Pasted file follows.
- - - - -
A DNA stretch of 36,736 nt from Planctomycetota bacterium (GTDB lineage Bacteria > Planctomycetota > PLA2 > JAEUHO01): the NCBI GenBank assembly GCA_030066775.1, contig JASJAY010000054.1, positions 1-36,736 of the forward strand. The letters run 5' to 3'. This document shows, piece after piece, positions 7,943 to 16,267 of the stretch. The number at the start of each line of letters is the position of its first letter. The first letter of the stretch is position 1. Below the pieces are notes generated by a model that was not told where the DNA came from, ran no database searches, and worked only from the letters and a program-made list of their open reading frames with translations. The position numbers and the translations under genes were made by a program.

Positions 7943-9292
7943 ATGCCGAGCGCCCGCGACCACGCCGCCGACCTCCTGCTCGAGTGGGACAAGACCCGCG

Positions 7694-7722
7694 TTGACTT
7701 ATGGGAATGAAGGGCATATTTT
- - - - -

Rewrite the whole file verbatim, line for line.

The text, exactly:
A DNA stretch of 36,736 nt from Planctomycetota bacterium (GTDB lineage Bacteria > Planctomycetota > PLA2 > JAEUHO01): the NCBI GenBank assembly GCA_030066775.1, contig JASJAY010000054.1, positions 1-36,736 of the forward strand. The letters run 5' to 3'. This document shows, piece after piece, positions 7,943 to 16,267 of the stretch. The number at the start of each line of letters is the position of its first letter. The first letter of the stretch is position 1. Below the pieces are notes generated by a model that was not told where the DNA came from, ran no database searches, and worked only from the letters and a program-made list of their open reading frames with translations. The position numbers and the translations under genes were made by a program.

Positions 7943-9292
7943 ATGCCGAGCGCCCGCGACCACGCCGCCGACCTCCTGCTCGAGTGGGACAAGACCCGCG

Positions 7694-7722
7694 TTGACTT
7701 ATGGGAATGAAGGGCATATTTT